The Obama administration is issuing new demands to states in the hopes of narrowing gaps in teacher quality between the richest and poorest schools.
“Despite the excellent work and deep commitment of our nation’s teachers and principals, systemic inequities exist that shortchange students in high-poverty, high-minority schools across our country,” Secretary of Education Arne Duncan said Monday morning.
The push for teacher equity, dubbed “Excellent Educators for All,” is rooted in a provision of the No Child Left Behind Act, which was passed over a decade ago under President George W. Bush. The provision requires that states ensure poor students and ethnic minorities are not taught by “inexperienced, unqualified, or out-of-field” teachers at higher rates than other schoolchildren.
Until Monday, however, the Department of Education had been lax in enforcing the requirement.
The Department of Education’s new mandate requires states to submit a plan by April 2015 detailing how they will address the issue of teacher equity for their poor and minority students. The quality of those plans will help determine whether states continue to receive renewals to federal waivers of No Child Left Behind requirements.
While speaking to reporters, Duncan said that the administration’s demands still left significant leeway for the states.
“There are no magic bullets or quick fixes, and the best ideas, quite frankly, won’t come from any of us here in Washington,” Duncan said. “Our department won’t require any particular approach.”
Rather, the focus is on compelling states to come up with plans and make an effort to implement them.
The administration will also spend $4 million to establish an “Educator Equity Support Network,” whose stated purpose will be to create model plans for teach equity and then help states implement them.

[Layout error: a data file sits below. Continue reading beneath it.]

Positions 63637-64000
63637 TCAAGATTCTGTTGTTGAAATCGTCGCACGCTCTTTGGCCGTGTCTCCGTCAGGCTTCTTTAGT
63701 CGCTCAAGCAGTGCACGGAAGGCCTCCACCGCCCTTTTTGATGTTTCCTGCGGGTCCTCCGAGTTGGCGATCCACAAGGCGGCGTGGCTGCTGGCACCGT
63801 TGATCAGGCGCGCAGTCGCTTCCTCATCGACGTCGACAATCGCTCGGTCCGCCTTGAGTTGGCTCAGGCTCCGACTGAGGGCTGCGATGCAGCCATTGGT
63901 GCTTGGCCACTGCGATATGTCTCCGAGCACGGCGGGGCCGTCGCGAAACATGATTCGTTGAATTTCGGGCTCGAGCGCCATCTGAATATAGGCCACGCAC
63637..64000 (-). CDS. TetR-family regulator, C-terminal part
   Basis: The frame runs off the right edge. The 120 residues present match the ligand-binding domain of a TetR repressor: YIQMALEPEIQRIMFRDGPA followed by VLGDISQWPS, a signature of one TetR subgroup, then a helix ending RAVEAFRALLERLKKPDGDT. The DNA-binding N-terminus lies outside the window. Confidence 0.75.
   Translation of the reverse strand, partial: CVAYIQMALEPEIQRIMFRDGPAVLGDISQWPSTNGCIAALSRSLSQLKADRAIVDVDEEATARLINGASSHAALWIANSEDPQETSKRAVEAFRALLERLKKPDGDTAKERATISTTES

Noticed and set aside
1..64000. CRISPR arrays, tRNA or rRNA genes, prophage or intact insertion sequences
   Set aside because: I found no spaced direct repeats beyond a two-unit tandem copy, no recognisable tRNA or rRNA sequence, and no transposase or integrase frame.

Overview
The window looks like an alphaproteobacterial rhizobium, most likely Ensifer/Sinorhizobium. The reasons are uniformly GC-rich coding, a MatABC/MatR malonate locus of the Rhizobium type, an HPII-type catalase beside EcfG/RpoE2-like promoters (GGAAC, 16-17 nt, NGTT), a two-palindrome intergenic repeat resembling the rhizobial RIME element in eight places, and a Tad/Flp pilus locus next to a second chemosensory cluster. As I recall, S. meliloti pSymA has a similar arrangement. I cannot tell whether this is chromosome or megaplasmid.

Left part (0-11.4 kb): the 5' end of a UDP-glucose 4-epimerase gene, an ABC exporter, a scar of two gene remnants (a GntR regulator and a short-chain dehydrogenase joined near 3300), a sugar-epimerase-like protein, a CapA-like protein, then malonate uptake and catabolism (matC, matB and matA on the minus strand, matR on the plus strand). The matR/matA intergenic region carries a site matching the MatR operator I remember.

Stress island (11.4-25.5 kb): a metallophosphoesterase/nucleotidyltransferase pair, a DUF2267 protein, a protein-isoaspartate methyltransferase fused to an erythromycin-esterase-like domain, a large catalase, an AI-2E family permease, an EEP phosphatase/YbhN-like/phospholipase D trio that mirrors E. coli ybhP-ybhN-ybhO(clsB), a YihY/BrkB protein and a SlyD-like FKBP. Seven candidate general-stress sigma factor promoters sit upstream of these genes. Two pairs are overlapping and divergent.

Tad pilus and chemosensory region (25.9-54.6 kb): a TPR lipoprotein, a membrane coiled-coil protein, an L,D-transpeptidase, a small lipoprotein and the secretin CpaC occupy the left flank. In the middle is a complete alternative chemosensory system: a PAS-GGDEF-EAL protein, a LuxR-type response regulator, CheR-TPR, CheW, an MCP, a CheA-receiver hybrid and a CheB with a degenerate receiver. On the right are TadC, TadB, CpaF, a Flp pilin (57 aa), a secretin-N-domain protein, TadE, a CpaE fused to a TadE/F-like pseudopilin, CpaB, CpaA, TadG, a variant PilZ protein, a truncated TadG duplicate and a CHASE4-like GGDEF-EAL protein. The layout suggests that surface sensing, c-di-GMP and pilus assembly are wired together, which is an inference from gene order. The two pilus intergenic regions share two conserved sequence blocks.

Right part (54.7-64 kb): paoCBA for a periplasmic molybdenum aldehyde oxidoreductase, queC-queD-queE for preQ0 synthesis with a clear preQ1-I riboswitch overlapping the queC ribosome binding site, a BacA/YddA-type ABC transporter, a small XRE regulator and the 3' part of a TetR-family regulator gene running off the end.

Education Trust, a group that works to close the educational achievement gap, lauded the administration’s move.
“For too long, our tendency to assign the strongest teachers disproportionately to our most advantaged students has compromised the futures of millions of low-income students and students of color,” the group said in a statement.
According to a survey conducted by the group four years ago, schools in low-income areas are significantly more likely to have teachers who are compelled to teach classes outside their area of expertise. Their teachers also have fewer years of experience, on average.
Causes of this imbalance include higher turnover at schools in low-income areas, as well as jobs at higher-income schools being more sought-after by teachers.
The National Education Association (NEA), the country’s largest teachers union, praised the Obama administration’s move, though it argued that current federal law includes a loophole allowing trainee teachers to be classified as “highly qualified.” Closing that loophole would make President Barack Obama’s efforts more effective, the NEA said.
Conservative groups are less impressed by Obama’s new effort, though.
“This is a pretty typical idea that liberals would want to support,” Michael Brickman, national policy director at the Fordham Institute, told The Daily Caller News Foundation. “It’s well-intentioned and you can’t question where they’re coming from. But the idea that you’re going to start shuffling teachers around based on a Washington plan is ludicrous.”
There is no unified standard of what constitutes a “qualified teacher” among all the states, Brickman said, and some even defer to local school districts on the matter. That, plus the natural difficulties of coordinating thousands of communities with different situations and priorities, makes the Obama administration’s plan “not workable,” he said.
Brickman told TheDCNF that a better way to equalize teacher quality would be for Obama to promote greater school choice.
“Different teachers and different school environments work well for some and not for others,” he said. Letting parents decide which teachers are most “qualified” to teach their students would also be easier to implement than a Washington-based solution, he said.
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